It’s so hard. Timothy Peters has won here. Kyle Busch has won everywhere. Ron Hornaday has been running Trucks forever, probably before I was even born. I was surrounded by veterans there, and like I told them I don’t have a rookie stripe but I’m a rookie. This is only my fourth Truck race ever, my fourth superspeedway race, and man, I figured out when the 17 got up in front of me, I pushed him. And as soon as I pushed him, he took off. And I went with him. And I just kept doing it, and before I knew it, he was leading. And I saw Ron in my mirror, backed up to him, and if it wasn’t for him, I don’t know what would have happened. I gotta thank him big time for that. That was a true teammate move right there. I really appreciate that. He just bounced off me and we got to the front. I tried my hardest to sidedraft Kyle. I was probably touching his door.
Top 5 in the No. 30 truck. This deal come together at the last minute, but you had a heck of a truck. Tell us about your night.
Yeah, I’ve got to thank Turner Scott Motorsports. The guys worked so hard on this Rheem Comfort Products Chevrolet. Exciting! Just got hung up on the outside and had to wait for my teammate there to catch up. And then he got to the bottom, so… I got the old 32 and started pushing ol’ Ryan to the front. So, it’s not bad. We’ll take it. You just don’t want to step over that boundary. You don’t know how far to push and shove. We bumped about six times down the straightaway without latching onto them. Hopefully, that was OK and we came home with a top 5.
Connect with Mike!
2014 Budweiser Duels Post Race Quotes
posted by Matt Stallknecht
Friday February 21, 2014
BUDWEISER DUELS POST-RACE QUOTES
They’re saying the wheel bearing burned up in it. I don’t know what caused it, they’re taking it all apart to figure out what the heck happened. Something abnormal that’s for sure I don’t think I’ve ever had that happen at all. Hopefully, we made the race and hopefully we can fix the problem before Sunday.
WHAT WAS THAT LOUD BOOM ONCE YOU TURNED INTO THE GARAGE?
Loud pop was a tire… thankfully, it popped, hopefully it didn’t hurt anybody. All the heat created in the left front that popped was pretty weird.
REALLY GOOD RUN. WHAT DID YOU THINK OF IT?
Yeah, it was good. We have a car we can work with for the 500. Got a good starting spot, so we’re going to rest easy, fluff and buff our car for a couple of days and get ready for Sunday.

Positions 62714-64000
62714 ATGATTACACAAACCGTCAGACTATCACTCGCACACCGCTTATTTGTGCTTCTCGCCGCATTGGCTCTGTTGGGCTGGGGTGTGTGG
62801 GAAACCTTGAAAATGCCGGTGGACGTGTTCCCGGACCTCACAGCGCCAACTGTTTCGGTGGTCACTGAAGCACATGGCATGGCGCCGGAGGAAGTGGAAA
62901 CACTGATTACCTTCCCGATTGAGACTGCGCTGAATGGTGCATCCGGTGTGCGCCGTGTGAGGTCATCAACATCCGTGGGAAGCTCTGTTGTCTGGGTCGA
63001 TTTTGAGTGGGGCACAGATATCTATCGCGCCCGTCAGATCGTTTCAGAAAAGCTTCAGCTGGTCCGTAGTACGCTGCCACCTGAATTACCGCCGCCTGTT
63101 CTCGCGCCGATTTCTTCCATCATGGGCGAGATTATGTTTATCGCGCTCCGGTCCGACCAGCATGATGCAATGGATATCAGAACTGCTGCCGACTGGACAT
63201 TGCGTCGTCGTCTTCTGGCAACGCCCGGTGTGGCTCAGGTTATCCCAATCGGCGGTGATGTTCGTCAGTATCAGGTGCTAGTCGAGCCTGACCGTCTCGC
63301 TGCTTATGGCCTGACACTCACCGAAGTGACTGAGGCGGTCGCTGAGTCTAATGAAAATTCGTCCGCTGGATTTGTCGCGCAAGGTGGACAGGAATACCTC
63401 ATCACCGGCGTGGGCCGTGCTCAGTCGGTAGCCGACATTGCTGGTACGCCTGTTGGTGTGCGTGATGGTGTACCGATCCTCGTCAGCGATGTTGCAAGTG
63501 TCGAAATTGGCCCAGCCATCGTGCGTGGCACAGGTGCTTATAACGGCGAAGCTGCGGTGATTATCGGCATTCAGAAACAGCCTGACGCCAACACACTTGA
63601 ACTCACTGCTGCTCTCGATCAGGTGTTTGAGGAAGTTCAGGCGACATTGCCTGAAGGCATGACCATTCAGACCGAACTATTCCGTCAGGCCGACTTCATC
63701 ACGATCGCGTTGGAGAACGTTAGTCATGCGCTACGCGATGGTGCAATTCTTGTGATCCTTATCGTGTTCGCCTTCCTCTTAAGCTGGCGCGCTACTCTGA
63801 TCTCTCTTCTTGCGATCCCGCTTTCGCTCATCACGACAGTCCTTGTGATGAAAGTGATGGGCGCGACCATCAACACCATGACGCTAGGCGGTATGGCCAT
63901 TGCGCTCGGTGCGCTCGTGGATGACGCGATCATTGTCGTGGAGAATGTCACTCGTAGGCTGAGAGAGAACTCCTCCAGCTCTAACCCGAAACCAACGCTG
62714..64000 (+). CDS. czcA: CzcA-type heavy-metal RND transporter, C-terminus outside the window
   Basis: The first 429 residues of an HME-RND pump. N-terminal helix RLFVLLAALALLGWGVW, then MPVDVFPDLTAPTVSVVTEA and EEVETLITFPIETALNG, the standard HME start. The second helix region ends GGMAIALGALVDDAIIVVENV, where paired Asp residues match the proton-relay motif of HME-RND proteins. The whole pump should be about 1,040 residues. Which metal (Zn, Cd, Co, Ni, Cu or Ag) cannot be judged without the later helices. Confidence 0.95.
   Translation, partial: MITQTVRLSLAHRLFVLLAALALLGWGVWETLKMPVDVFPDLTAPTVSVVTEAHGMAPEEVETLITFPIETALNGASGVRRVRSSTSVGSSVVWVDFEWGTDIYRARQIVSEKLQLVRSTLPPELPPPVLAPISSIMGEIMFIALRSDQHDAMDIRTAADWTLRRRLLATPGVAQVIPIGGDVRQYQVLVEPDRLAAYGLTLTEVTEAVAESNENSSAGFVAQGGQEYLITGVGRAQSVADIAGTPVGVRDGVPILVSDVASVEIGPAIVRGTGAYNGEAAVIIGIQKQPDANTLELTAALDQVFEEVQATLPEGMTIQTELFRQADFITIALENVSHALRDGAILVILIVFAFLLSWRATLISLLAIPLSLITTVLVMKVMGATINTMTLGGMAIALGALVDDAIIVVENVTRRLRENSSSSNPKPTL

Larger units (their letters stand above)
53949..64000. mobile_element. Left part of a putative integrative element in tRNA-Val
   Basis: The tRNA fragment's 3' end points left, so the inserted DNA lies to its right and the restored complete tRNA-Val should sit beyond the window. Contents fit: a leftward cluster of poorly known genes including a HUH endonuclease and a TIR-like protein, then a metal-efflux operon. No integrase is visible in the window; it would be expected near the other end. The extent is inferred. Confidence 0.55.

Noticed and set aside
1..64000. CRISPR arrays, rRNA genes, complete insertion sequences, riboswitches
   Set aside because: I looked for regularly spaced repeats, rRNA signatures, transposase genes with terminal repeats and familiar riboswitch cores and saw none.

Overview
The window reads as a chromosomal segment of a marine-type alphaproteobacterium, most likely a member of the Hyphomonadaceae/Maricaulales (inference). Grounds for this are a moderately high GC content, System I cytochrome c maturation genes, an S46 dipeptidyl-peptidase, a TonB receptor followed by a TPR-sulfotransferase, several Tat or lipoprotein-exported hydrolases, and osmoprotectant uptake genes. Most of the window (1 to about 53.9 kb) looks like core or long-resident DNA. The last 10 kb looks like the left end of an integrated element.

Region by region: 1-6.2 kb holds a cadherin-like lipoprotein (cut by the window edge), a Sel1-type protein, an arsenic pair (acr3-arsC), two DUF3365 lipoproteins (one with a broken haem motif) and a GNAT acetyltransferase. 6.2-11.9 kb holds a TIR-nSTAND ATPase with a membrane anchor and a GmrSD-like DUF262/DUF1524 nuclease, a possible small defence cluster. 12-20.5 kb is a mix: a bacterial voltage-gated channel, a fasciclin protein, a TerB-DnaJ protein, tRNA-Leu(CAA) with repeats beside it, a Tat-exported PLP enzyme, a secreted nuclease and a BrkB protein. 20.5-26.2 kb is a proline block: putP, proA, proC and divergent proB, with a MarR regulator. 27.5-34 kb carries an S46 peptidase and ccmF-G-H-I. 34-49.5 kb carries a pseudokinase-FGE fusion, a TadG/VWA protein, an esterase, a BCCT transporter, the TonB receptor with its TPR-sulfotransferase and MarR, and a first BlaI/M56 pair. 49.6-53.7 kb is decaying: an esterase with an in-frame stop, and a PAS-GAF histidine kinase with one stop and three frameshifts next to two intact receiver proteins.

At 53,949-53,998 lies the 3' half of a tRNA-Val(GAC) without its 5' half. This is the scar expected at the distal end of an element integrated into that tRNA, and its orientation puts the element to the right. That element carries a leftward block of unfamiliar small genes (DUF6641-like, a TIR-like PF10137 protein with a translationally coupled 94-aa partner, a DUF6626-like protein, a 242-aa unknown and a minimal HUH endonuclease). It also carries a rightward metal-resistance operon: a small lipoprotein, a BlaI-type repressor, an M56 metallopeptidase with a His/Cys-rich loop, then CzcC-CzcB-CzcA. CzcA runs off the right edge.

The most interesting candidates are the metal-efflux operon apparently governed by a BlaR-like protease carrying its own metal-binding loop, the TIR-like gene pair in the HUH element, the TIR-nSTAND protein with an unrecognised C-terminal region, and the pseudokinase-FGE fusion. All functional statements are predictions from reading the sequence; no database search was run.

ANY DIFFERENCE ON WHETHER THE TOP OR BOTTOM LANE WORKED?
Yeah, I was just moving around, trying to stay with the flow. For me, this car works on all parts of the racetrack. So I’m pretty happy with it.
DALE EARNHARDT, JR.
GOT SHUFFLED BACK, AFTER PIT STOPS AND THEN COULDN’T GET BACK UP TO THE FRONT. WHY?
Nah, we were just sitting there waiting until the last few laps to make a move. You didn’t want to pull down and get sent to the back. Seen a couple of guys get sent to the back really quick so we were just kind of waiting for the end. I felt like we had a good situation there with Ambrose behind us — we had a good run off Turn 2 and I went. It was the last lap, time to go do something, nobody went with us but hopefully Sunday is a different story.
We got a great car. We don’t have to work hard. We learned, we got a good race car. Got a car in one piece, ready to go so we’ll try and get through the next couple of practices, deliver it to the starting group this Sunday and we’ll be real happy.
YOU’RE IN THE DAYTONA 500!
Yeah, it’s pretty awesome. This Whitetail Chevrolet was so fast that I knew all I had to do was stick it behind smart, intelligent drafters and we could have a good finish. That’s what we did in the Duels and I’m excited. I’m excited to go do some stuff with the Nationwide car and have some more practice with this. But to know that we’re locked in the Daytona 500’s pretty cool.
YOU WERE OBVIOUSLY IN FRONT OF THAT MELEE AT THE END. WHEN YOU WERE UP FRONT THERE IN THE BEGINNING, WERE YOU HOPING TO JUST STAY IN LINE AND LET YOU FINISH TOP 5?
I was pretty content to ride and luckily I knew a lot of people around us were. It was nice to have a little calm and not really have to be racing hard the whole time. I knew that the pit stop was going to shake everything up and that’s exactly what happened. Fell back a little bit there but made the right moves at the end to get a good finish.
HOW STRONG ARE THESE RCR CARS?
They’re very strong! They definitely have the capabilities to be winning one of these races.
YOU’RE IN THE TOP 5 FOR YOUR HEAT IN THE DAYTONA 500. YOUR PRIMARY CAR IS SITTING RIGHT IN THE GARAGE, KIND OF WADDED UP. DID YOU THINK THIS ONE HAD IT IN IT?
Yeah, it’s a brand new car also. It’s just not quite as good as the primary but still a damned good car. I’m just proud of everybody at RCR for building such fast race cars. All of our cars have been fast, ECR motor’s been strong, even our affiliate teams have been qualifying really good and racing good. So… excited about 2014! It’s going to be a good year.
WELL MAN, YOU STARTED IN THE BACK BUT WORKED YOUR WAY TO THE FRONT WHEN IT COUNTED MOST. WERE YOU JUST BIDING YOUR TIME THROUGHOUT THE RACE?
Eh, you never know if you’re going to get back up there or not. We had to start at the back, we had to make a run early and see what we could do. We drove right to 10th, or something like that and then it got stagnant. We tried to make something happen, and went to the back again. Drove back up to the front. Again, just really proud of my guys. Matt Kruder did a hell of a job on that pit stop getting just enough gas in to gain some spots there.